An “artificial ovary” was made with the help of doctors from human tissue and eggs. They wanted to help women around the world to be able to have children after they had to endure chemotherapy and any other treatment for cancer that can harm the female fertility.
With the artificial ovary, the human egg can stay alive for weeks
The team is from Copenhagen. They’ve shown that the ovary, which was made in a lab, is able to keep the human eggs alive for weeks. This could be the great future in which cancer patients are able to carry babies to term after being through radiotherapy and chemotherapy.
It can also help women with early menopause
There are also implanted artificial ovaries, that can help women with a diagnosis, such as multiple sclerosis or with the blood disorder beta thalassemia, which usually require therapies which are aggressive and which can harm fertility. Women who go through early menopause can also benefit from it.
Women who have cancer, will probably get the ovarian tissue removed and frozen before getting to the stage where they need to do the treatments which will harm their fertility. When they’re cancer-free, the tissue will be put right back on, the women can go through the normal process of pregnancy, then birth – they will be able to deliver naturally.
Ovarian and leukemia are not compatible with frozen tissue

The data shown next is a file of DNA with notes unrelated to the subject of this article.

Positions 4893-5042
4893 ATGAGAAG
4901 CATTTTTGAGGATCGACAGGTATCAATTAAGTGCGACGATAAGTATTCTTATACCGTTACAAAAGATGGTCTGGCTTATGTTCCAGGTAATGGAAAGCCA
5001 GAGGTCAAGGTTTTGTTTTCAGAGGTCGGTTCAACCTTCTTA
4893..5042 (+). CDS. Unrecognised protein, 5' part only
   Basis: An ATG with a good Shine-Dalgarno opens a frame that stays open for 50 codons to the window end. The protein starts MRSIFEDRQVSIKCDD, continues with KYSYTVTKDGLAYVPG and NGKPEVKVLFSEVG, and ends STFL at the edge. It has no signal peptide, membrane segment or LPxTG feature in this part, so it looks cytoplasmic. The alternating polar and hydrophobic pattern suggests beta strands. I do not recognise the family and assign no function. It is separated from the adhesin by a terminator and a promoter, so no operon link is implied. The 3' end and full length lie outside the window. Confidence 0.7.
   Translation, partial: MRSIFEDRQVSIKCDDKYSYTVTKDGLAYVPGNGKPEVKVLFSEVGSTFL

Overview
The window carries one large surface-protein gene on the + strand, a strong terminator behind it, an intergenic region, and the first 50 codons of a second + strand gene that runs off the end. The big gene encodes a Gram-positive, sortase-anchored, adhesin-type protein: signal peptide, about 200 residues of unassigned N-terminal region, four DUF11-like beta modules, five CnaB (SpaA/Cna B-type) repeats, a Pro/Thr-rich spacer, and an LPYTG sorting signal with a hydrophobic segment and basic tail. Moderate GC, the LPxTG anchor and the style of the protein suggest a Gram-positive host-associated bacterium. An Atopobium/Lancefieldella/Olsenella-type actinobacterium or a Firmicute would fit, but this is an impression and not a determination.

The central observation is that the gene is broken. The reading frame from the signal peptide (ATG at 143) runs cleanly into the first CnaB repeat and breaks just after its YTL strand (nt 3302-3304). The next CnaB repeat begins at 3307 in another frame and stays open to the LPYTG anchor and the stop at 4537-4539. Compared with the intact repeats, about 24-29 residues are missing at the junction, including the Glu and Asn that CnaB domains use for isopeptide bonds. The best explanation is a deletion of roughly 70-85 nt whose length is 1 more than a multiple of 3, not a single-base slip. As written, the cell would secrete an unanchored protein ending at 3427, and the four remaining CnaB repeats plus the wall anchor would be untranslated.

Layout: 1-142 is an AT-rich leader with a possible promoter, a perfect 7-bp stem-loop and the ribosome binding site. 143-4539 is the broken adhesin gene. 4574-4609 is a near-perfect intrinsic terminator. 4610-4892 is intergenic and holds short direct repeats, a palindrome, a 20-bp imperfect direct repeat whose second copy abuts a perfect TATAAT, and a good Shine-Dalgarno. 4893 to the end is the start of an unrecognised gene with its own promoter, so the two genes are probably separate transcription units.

Normally, the procedure is safe for most women, however, when it comes to certain types of cancer, like ovarian or leukemia, the ovarian tissue can be invalidated. In English, if the frozen tissue is put back one, then the disease will probably come back. This is the reason why the ovarian tissue freezing in not an option for patients with oravian cancer, or leukemia.
Brad is a former Senior Fellow at the Schuster Institute for Investigative Journalism at Brandeis University, is an award-winning travel, culture, and parenting writer. His writing has appeared in many of the Canada’s most respected and credible publications, including the Toronto Star, CBC News and on the cover of Smithsonian Magazine. A meticulous researcher who’s not afraid to be controversial, he is nationally known as a journalist who opens people’s eyes to the realities behind accepted practices in the care of children. Brad is a contributing journalist to Advocator.ca